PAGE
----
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Pilsētas kanāls, the city’s old moat, once protected the medieval walls from invaders. Today the snaking ravine has been incorporated into a thin belt of stunning parkland splitting Old and Central Rīga. Stately Raiņa bulvāris follows the rivulet on the north side, and used to be known as ‘Embassy Row’ during Latvia’s independence between the world wars.
Raiņa has once again assumed its dignified status, with the bleu blanc rouge fluttering at No 9. Additional diplomatic estates face the central park and moat on Kronvalda bulvāris and Kalpaka bulvāris.
Bastion Hill lies along the banks of Pilsētas kanāls near Brīvības, and is the last remnant of medieval Rīga’s sand bulwark fortifications. People love to climb the circling path.
North of Bastejkalns across the canal are poignant reminders of Latvia's tragic last century. Five red stone slabs lie as memorials to the victims of 20 January 1991 (they were killed here when Soviet troops stormed the nearby Interior Ministry). Nearby is the 1929 Statue of Rūdolfs Blaumanis (1863–1908). One of Latvia's greatest writers, the short story In the Shadow of Death is one of his most famous works. In 1941 after Nazis occupied the city, Jews were chased and beaten on this now-serene spot.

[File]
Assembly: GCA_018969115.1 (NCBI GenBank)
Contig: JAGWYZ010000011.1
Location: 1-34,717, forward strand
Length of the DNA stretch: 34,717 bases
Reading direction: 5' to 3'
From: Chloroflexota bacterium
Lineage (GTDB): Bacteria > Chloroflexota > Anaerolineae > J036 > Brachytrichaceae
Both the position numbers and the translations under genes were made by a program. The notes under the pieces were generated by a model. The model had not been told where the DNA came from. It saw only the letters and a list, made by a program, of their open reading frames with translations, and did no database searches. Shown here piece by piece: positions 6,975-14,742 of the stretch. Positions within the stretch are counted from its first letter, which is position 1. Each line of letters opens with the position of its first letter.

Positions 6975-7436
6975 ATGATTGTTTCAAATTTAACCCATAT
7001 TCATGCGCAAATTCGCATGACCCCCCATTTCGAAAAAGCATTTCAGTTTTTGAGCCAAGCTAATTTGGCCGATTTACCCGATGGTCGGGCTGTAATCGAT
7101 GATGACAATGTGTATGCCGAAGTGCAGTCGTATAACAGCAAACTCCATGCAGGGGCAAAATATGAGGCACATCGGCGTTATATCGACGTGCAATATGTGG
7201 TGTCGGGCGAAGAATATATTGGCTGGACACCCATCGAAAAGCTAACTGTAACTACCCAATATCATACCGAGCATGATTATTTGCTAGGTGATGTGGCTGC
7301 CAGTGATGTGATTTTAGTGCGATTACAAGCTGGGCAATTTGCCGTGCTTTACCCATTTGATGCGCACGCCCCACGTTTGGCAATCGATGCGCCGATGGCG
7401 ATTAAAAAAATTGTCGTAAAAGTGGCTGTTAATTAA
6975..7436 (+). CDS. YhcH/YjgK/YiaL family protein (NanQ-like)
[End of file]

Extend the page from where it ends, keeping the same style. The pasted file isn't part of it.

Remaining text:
On 18 November 1918 Latvia declared its independence at the baroque National Theatre, at the junction of the canal and K Valdemāra iela. The beloved Latvian National Opera, which resembles Moscow’s Bolshoi Theatre, sits at the other end of the park near K Barona iela.